Featured photo: The Distinguished Leadership Series Presented by the Joseph M. Bryan Foundation featured Sunny Hostin, February 9, 2023 in Greensboro, NC. (courtesy photo)

Though Sunny Hostin shines on the national stage as a fierce advocate for marginalized groups and victims of violence, to her godchildren she’s simply known as “Auntie” or “Titi.” 

Her godson Rocque Tremaglio transferred to Elon University last year from Oberlin College in search of warm weather and a warmer college experience, both of which he says he’s found on campus. Being surrounded by a powerful circle of women, including Hostin, has been pivotal in his ability to make his way to the Triad to pursue his goals. 

“Aunt Sunny is a light in a dark room,” says Tremaglio with a golden glow in his voice. 

Growing up in the Bronx, Hostin always knew she was headed for something bigger than herself. The daughter of a Puerto Rican mother and a Black father, at first it seemed as though journalism would be her way of making a positive impact on the world. While law school at Notre Dame proved to be the first step on her path as a change agent, she always came back to the importance of the news. After spending time with Court TV and hosting her own show on CNN, ABC came calling. For the last seven years, she’s been a host of “The View,” in addition to being a senior legal correspondent for the network. 

Sunny Hostin poses with a fan and her godson Rocque Tremaglio (courtesy photo)

In a sit-down interview with TCB during her recent visit to Greensboro as the featured speaker in the Elon Law Distinguished Leadership Lecture Series, she shared her ties to the city. Seated in Elon’s mock courtroom, Hostin appeared at ease dressed in a bold, wide-leg emerald suit.

She shared how her father, William Cummings, spent more than 20 years living in Greensboro, working for Lorillard Tobacco.

“Greensboro became the gathering place for the entire family,” she says. 

Starting in her twenties, she recalls coming down to visit him and her grandmother regularly. With a nostalgic smile, Hostin recalled fond memories of family gatherings at Print Works Bistro in the Proximity Hotel.

The Distinguished Leadership Series Presented by the Joseph M. Bryan Foundation featured Sunny Hostin, February 9, 2023 in Greensboro, NC. Before speaking at the Carolina Theater, Hostin visited the classroom of Steve Friedland, Senior Scholar and Professor of Law at the Elon University School of Law, and attended a reception with students and other guests. Hostin is shown here with moderator Professor David S. Levine.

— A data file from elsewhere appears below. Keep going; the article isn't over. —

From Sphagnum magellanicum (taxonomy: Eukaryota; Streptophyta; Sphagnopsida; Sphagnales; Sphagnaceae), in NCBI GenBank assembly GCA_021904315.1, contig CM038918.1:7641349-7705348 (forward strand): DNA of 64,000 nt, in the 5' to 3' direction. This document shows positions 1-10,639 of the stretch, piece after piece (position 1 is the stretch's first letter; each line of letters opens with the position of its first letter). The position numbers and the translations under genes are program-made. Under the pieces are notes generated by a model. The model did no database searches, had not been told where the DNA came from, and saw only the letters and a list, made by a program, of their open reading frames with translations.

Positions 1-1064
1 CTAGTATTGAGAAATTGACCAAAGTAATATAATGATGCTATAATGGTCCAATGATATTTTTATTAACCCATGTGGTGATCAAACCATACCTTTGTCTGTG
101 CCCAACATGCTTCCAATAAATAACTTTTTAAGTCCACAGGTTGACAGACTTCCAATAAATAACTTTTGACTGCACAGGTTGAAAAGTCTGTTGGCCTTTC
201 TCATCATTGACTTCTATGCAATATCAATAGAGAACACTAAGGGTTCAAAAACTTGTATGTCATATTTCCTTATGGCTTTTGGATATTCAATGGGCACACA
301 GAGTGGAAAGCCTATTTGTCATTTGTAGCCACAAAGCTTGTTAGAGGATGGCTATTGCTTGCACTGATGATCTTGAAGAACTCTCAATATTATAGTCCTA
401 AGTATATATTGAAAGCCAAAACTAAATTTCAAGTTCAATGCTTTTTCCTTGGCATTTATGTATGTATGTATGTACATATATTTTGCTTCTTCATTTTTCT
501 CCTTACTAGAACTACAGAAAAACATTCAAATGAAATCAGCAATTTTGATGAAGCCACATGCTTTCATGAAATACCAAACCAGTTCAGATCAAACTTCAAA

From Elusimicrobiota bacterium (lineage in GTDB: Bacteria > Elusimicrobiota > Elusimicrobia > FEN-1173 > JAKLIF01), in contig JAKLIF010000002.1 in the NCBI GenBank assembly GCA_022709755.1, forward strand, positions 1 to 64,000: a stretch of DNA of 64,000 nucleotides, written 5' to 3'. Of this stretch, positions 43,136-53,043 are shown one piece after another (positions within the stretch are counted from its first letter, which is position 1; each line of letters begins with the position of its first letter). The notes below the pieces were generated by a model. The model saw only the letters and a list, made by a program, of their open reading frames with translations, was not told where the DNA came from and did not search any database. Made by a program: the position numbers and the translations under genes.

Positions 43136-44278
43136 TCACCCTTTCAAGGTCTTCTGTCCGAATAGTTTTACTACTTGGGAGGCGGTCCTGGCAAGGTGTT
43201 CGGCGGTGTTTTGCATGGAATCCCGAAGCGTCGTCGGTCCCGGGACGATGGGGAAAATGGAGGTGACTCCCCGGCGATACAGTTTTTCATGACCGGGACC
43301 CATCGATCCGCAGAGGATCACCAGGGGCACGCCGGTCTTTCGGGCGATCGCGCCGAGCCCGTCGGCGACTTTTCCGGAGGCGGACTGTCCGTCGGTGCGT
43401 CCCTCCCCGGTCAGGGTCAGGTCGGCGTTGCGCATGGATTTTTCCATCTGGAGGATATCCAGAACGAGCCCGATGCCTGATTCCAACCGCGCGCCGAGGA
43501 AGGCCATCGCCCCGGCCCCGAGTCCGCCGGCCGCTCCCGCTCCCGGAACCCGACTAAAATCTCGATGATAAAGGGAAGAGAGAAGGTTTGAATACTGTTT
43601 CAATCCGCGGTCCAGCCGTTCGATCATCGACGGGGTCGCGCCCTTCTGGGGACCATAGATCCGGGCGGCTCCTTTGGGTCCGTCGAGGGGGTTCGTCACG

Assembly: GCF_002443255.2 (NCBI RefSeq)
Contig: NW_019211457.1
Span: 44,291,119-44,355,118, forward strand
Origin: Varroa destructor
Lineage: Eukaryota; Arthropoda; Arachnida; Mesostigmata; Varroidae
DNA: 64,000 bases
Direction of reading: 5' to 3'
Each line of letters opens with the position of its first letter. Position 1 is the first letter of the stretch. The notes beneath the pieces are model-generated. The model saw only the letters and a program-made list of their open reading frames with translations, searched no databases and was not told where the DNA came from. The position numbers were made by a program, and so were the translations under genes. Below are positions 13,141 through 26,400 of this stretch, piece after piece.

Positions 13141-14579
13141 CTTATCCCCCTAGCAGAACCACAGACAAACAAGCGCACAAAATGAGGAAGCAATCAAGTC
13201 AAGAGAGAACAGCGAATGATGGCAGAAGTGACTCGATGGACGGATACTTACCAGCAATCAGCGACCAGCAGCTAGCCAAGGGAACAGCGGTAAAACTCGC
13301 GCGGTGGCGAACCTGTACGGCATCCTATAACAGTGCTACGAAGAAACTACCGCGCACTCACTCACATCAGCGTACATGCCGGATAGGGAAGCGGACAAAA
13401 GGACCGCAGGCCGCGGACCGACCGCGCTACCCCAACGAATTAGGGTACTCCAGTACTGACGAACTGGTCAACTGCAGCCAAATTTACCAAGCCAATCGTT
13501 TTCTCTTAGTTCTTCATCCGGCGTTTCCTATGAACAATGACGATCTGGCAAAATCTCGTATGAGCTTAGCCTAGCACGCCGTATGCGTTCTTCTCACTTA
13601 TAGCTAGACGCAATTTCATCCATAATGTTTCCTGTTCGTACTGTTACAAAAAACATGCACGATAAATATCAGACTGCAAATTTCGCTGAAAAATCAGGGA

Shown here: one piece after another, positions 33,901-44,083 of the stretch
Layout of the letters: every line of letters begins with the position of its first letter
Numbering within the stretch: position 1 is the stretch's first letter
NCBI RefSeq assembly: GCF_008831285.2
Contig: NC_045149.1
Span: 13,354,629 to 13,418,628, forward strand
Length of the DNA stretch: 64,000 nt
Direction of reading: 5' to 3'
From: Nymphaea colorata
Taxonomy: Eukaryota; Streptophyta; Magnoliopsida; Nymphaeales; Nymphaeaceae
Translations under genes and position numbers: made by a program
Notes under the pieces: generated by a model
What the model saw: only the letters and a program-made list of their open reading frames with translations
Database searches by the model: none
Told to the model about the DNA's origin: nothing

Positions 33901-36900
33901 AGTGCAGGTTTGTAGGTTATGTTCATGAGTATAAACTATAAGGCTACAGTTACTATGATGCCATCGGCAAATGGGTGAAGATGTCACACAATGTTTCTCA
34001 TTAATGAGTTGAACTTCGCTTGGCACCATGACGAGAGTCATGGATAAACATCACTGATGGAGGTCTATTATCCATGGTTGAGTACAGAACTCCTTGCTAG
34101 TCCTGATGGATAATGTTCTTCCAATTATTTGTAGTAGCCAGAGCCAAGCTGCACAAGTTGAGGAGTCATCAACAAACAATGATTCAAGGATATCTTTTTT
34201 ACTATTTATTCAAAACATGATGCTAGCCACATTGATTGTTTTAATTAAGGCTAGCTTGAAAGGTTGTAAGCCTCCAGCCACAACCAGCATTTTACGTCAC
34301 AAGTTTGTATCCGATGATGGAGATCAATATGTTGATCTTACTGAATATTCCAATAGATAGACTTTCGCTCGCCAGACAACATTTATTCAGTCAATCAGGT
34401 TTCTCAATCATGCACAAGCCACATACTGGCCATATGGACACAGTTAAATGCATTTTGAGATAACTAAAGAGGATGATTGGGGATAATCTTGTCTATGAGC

In her view, places like Greensboro are just as worthwhile as metropolitan centers for those intent on building a better world. When asked what advice she would give her godson Rocque about staying in the Triad or heading to a bigger city to make a name for himself, Hostin circled back to her grounded view of being a change agent.

“You don’t have to move to a big city to have a big impact,” she said.

The same goes for smaller news organizations, Hostin said. 

Though she’s spent decades on national television, Hostin believes in the importance of local journalism.

While at CNN, Hostin read a local news piece out of Seminole County, Fla. about a 17-year-old who had been shot by a member of the local neighborhood watch. After being told that it was a “local story” by producers, she went to Anderson Cooper with her belief that it had national implications. His coverage of Trayvon Martin’s murder changed the conversation, instantly making the local story a national one.

Hostin still pours over local papers more than a decade later. 

“There’s less and less local reporting today, and that saddens me,” she said. “If it’s happening in one place, it’s happening everywhere.” 

According to Hostin, coverage of things like city council meetings and neighborhood stories are the heart of the news world. She draws a direct line between the ability of national outlets to cover important issues and the small print publications that break the stories first.

“So many people are saying that journalism is dead,” she says. “I take offense to that.” 

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